MA: Buy something. I encourage people in my office to look at buying a townhouse or a duplex and renting out a portion of it. Eventually you will wake up and you’ll own your house outright. People should always stretch themselves at the beginning and will be happy one day.
MG: What’s going on in the news that will have the biggest impact on the luxury real estate market?
MA: The political climate is one where people are very uncertain, but it doesn’t seem to be affecting the stock market or the luxury market. Every day, we’re waiting for the other shoe to drop, but it isn’t happening.
MG: What is the best area now for investing in luxury properties?
MA: I’ve brought people to neighborhoods that are early in the development cycle, and a lot of people aren’t risk tolerant. Think SoHo in the 1990s, or the Meatpacking District in early 2000s or Williamsburg then, too. It’s about balancing risk and rewards. You need to see early signs of things tipping in terms of change—things like boutiques, coffee shops, galleries.
You also have to take a leap of faith. Have courage to trust your overall feeling.
Some neighborhoods also just have really good buildings stock, like Bedford-Stuyvesant in Brooklyn, with all its townhouses. You have to kind of know when to get in.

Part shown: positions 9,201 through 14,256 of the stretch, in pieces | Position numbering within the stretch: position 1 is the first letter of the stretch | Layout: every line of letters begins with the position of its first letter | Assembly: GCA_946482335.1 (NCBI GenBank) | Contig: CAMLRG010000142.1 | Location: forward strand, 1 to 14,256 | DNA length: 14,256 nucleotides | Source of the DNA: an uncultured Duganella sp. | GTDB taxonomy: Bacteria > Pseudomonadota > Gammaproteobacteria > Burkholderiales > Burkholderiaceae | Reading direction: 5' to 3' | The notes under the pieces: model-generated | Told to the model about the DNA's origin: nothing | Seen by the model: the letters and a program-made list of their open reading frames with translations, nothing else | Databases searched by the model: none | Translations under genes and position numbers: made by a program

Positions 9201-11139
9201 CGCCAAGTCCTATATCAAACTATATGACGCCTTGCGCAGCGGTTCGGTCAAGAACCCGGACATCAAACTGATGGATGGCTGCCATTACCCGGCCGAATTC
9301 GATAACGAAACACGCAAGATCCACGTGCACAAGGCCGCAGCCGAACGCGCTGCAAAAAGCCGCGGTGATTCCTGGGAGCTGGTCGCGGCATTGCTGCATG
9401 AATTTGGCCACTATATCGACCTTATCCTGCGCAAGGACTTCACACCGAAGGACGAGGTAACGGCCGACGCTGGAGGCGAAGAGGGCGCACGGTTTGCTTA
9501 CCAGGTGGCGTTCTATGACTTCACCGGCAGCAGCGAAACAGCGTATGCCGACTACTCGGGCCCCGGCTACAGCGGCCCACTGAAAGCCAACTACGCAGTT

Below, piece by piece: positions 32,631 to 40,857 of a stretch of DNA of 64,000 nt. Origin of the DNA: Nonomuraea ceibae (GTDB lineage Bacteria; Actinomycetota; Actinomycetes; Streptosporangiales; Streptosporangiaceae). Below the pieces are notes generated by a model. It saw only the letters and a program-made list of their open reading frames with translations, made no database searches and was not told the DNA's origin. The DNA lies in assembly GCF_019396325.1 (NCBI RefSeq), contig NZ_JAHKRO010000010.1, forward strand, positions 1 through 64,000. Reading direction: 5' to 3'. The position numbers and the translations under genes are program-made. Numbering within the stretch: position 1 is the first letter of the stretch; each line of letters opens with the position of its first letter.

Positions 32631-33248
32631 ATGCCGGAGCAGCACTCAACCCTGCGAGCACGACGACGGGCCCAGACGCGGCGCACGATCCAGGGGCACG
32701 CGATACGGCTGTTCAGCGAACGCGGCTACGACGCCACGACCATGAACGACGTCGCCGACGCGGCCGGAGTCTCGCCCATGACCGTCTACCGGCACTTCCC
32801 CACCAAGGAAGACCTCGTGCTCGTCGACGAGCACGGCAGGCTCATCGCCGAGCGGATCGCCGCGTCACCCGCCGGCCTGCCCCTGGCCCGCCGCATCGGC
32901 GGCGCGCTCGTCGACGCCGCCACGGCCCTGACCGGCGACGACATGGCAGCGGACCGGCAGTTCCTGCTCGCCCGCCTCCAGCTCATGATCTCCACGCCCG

MG: If you had a choice of living in a new development or a prime resale property, which would you choose and why?
MA: I’ve always told people that it’s difficult to describe what you like and want, but the minute you see it you know it—that’s most important. It’s a visceral reaction. You need to trust your instinct. There are no rules. There are certainly advantages of new development—but sometimes there are risks, and there can be sponsor issues. On the other hand, if it’s a prime resale property, it has to have its tires kicked. But it all comes back to what feels right.
MG: What area currently has the best resale value?
MA: In New York, most neighborhoods downtown are safe— the West Village, Tribeca. Demand always outpaces supply. Chelsea is a great neighborhood, but there’s a lot of development going on there. In New Orleans, I’d say the Garden District or the downtown in the Warehouse District.